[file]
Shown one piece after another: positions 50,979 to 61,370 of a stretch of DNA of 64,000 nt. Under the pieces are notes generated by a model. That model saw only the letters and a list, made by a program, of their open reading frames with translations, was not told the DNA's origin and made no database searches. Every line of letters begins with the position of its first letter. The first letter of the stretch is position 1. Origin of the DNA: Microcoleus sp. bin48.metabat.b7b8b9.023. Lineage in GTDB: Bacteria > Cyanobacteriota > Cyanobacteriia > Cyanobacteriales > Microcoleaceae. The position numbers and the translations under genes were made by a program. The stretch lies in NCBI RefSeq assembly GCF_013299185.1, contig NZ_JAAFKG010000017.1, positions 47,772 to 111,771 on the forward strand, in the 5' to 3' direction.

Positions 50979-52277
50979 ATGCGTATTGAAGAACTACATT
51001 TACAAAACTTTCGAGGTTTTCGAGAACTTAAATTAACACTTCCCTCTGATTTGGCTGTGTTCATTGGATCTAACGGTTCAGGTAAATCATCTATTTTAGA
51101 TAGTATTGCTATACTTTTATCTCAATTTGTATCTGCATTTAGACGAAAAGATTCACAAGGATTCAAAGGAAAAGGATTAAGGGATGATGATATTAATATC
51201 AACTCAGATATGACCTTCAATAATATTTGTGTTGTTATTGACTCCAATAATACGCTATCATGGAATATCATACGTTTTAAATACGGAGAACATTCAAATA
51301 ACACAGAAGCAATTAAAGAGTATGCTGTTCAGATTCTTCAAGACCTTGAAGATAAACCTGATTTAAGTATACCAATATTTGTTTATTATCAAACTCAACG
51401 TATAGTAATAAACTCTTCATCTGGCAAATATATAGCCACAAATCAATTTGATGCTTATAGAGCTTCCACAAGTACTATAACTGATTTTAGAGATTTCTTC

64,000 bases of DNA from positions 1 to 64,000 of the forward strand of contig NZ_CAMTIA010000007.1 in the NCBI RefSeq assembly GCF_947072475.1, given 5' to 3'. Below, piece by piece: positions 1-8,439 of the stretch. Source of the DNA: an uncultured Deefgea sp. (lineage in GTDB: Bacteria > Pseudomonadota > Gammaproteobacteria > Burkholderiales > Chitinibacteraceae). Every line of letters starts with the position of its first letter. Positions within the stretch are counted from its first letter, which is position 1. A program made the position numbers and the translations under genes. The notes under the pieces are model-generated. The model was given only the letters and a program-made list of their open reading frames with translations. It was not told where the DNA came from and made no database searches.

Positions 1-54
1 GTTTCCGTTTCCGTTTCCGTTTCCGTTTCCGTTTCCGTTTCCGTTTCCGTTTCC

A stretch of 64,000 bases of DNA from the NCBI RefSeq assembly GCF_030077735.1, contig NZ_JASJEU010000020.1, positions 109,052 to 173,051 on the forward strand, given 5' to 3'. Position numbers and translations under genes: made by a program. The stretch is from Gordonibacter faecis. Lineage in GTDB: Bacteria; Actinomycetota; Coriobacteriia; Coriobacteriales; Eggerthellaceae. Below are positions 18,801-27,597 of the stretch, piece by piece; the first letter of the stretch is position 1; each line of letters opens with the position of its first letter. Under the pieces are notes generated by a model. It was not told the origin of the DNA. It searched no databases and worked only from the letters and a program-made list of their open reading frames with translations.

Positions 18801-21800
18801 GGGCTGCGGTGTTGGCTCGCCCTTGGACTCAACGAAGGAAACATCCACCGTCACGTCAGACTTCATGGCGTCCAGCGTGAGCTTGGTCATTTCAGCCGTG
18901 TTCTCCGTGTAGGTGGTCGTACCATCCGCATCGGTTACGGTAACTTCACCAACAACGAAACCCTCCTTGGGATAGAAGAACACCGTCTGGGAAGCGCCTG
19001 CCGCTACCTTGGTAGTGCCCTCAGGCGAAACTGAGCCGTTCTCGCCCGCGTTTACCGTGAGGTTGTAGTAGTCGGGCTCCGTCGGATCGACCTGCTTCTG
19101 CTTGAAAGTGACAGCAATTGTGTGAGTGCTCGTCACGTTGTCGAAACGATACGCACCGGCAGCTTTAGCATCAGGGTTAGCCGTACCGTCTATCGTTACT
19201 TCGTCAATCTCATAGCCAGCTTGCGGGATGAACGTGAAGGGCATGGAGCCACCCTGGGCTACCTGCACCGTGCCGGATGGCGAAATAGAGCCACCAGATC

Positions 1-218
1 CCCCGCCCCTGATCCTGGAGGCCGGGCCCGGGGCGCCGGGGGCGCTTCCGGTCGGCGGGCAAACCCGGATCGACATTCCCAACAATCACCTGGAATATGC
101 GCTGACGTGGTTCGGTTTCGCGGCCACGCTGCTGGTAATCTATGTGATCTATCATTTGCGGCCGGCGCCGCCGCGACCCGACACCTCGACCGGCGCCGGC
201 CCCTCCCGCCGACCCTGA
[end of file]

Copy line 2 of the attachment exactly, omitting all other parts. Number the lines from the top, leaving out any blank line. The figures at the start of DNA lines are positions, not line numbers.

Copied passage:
Positions 50979-52277